Learning Objectives Enable students to use basic vector analysis tools to answer questions. The tools include: buffer, union, merge, intersect, clip and summarize. Enable students to use basic vector analysis tools to answer questions. The tools include: buffer, union, merge, intersect, clip and summarize. Create maps that convey the results of spatial analysis. Create maps that convey the results of spatial analysis.
Overlay Operation Problems One common problem in GIS is combining layers from different sources such as the boundary between two piece of property or even two countries. These are typically combined together with "Merge" and then you can find "slivers" or areas of overlap between the polygons and "gaps" or areas where there spaces between the features. These sliver polygons can cause problems both with analysis and with creating maps. You can prevent these from occurring by setting an "X,Y tolerance" on your overlay operations.
Remedies Set an X,Y tolerance when you perform your overlay operation. Set an X,Y tolerance when you perform your overlay operation. X,Y tolerance = a definition for the minimum tolerated distance between vertices. X,Y tolerance = a definition for the minimum tolerated distance between vertices. Forces nodes or lines to be coincident if they are within the specified X,Y tolerance. Forces nodes or lines to be coincident if they are within the specified X,Y tolerance. Manually go through and remove sliver polygons. Manually go through and remove sliver polygons. Dissolve Dissolve The "Eliminate" geoprocessing tool* The "Eliminate" geoprocessing tool* Merges selected polygons with neighboring polygons with the largest shared border or area. Merges selected polygons with neighboring polygons with the largest shared border or area. Also, see managing topology in the online help. Also, see managing topology in the online help.
Test Your Knowledge All of the following are remedies for sliver polygons, EXCEPT: Set an X,Y tolerance Set an X,Y tolerance Dissolve Dissolve Eliminate Eliminate Erase Erase Manually Manually
Overlay Operations Continued Intersection The Intersect tool finds the intersection of features between two or more layers. This tool is used frequently. The Intersect Tool maintains the attributes for both intersecting features.
Case Study: Distribution of a Rare Fungal Species An example of using intersection would be if we wanted to find the habitat for a rare species such as the mushroom shown below. If we know that the species requires : Klamath Mixed Conifer Forests Klamath Mixed Conifer Forests Annual precipitation > 50 in. Annual precipitation > 50 in. We could now take a layer that contained features of Klamath Mixed Conifer Forests and another that showed the annual precipitation was over 50 inches and intersect the two. The result would be the habitat for the mushroom.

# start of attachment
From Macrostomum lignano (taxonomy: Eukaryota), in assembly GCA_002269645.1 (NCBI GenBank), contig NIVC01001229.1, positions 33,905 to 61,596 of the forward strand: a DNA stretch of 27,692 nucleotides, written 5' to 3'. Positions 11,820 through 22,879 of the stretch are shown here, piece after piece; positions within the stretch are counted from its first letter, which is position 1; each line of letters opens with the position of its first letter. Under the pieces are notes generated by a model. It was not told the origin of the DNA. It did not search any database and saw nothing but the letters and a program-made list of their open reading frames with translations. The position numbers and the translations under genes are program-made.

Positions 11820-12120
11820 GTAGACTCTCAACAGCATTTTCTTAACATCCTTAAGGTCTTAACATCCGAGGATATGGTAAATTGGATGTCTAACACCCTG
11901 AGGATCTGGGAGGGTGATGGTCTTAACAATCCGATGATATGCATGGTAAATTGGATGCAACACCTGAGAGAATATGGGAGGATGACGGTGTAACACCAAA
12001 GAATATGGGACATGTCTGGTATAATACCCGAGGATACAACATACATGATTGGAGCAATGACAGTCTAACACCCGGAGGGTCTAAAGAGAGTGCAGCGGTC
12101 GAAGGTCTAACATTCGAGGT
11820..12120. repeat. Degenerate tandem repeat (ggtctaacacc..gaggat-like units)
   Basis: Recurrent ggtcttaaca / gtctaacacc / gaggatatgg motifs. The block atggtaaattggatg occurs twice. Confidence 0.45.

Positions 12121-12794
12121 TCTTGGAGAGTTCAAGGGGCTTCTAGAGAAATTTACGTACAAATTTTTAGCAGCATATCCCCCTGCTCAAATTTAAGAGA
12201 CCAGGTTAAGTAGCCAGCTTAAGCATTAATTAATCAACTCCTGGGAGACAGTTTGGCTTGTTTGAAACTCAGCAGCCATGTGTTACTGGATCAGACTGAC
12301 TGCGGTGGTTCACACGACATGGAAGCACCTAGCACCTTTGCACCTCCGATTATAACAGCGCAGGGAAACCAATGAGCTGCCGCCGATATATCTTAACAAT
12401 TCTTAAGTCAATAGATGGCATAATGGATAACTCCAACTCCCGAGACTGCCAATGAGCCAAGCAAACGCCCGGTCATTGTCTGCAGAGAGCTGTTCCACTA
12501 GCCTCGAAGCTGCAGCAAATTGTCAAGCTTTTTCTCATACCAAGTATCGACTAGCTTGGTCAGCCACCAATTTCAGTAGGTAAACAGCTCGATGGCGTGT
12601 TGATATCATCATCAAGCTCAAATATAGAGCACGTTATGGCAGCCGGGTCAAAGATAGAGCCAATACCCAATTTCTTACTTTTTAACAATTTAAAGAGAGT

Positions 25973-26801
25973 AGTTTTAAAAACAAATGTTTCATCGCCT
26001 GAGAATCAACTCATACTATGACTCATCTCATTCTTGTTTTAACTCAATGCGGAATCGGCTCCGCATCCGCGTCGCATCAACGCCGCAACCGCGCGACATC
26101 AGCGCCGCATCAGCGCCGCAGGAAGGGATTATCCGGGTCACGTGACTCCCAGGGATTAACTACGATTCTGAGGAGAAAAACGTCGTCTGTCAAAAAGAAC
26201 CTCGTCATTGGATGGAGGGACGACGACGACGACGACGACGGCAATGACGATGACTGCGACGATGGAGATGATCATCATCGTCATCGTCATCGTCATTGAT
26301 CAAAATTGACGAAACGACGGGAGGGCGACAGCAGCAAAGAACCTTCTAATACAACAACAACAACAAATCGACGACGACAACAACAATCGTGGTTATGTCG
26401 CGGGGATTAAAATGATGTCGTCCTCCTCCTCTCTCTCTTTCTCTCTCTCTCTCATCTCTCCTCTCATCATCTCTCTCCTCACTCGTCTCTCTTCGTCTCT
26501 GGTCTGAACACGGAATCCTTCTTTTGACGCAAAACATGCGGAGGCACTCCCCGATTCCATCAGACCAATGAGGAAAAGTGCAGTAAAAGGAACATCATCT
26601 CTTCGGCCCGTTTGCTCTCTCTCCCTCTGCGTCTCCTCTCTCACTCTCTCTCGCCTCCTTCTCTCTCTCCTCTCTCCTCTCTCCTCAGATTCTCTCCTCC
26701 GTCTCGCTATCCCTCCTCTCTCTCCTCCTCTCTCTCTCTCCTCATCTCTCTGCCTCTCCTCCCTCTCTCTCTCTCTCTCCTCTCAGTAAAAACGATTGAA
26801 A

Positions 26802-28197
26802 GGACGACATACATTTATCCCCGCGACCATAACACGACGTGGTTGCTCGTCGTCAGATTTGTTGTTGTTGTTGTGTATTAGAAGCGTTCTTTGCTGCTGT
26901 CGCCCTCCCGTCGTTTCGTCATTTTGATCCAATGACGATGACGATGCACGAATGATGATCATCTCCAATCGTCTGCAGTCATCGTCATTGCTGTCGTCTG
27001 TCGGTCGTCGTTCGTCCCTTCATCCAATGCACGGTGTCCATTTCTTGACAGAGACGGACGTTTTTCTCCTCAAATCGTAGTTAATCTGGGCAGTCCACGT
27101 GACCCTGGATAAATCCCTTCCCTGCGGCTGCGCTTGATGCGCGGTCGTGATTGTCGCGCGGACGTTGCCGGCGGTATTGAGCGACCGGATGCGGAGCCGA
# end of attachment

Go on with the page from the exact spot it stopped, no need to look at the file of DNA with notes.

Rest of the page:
Union The image below shows a "true" union as you may have learned in geometry. The Union tool in ArcMap combines the features from one or more layers into a single layer. In other words, it creates the "Union" of two layers, rather than a spatial union as shown above. The resulting features are the unique areas between the two layers. The Union tool in ArcGIS is not used much but is presented here to prevent confusion with the "Dissolve" tool described below. ArcMap's Union Tool does not perform a Union as shown above, for this you need to use "Dissolve" in the next section.
Dissolving This tool dissolves features in a layer together, which can be based on a common attribute value or all features together. This is a proper union. Dissolving is helpful when removing unneeded information, and typically should be executed prior to applying an area based selection. An example of this is to combine drainages for each river. <<< A layer showing the drainages, or watersheds in an area.
We can dissolve features together based on an attribute that has the same values for the features to be resolved together, in this case, the Hydrologic Unit (HU) name.
Here we have selected the dissolve tool and the "HUName" field in the attribute table.
Now the features have been "dissolved" together into larger features.
Clip The Clip tool "clips" one layer with all the features from another. The Clip Tool only maintains the attributes for the original layer. Clipping Trails Layer to Streams Buffer Clip is commonly used and is closely related to "Intersect". Notice that the only difference is that the attributes are only maintained for the first layer.
Erase The Erase tool uses one layer to "erase" area from another layer. Case Study: Find Legal Grazing Land (Post Ordinance). An example of "Erase" would be to find grazing land near a stream if you were required to restrict grazing to be at least 100 meters from the stream. You could buffer the stream to 100 meters and then "Erase" the stream buffer layer from the original grazing area layer.
Split The Split tool "splits" up a layer into multiple layers based on the features in the second layer. Identify The Identify Tool "identifies" the features in one layer that overlap with features in another layer.
Symmetric Difference The Symmetric Difference tool finds the area of features that are in one of two layers and not in the other layers. Update The Update tool appears to crop the features in one layer to avoid features in another layer: I believe the help is wrong. I believe the help is wrong. Not sure what this would be used for... Not sure what this would be used for...
Append and Merge Both the Append and Merge tools combine vector layers together without changing the spatial data. Append adds a vector layer into another EXISTING layer. Append adds a vector layer into another EXISTING layer. Merge combines multiple vector layers into a NEW layer. Merge combines multiple vector layers into a NEW layer. Test Your Knowledge The Intersect Tool only maintains the attributes for the original layer. False False True True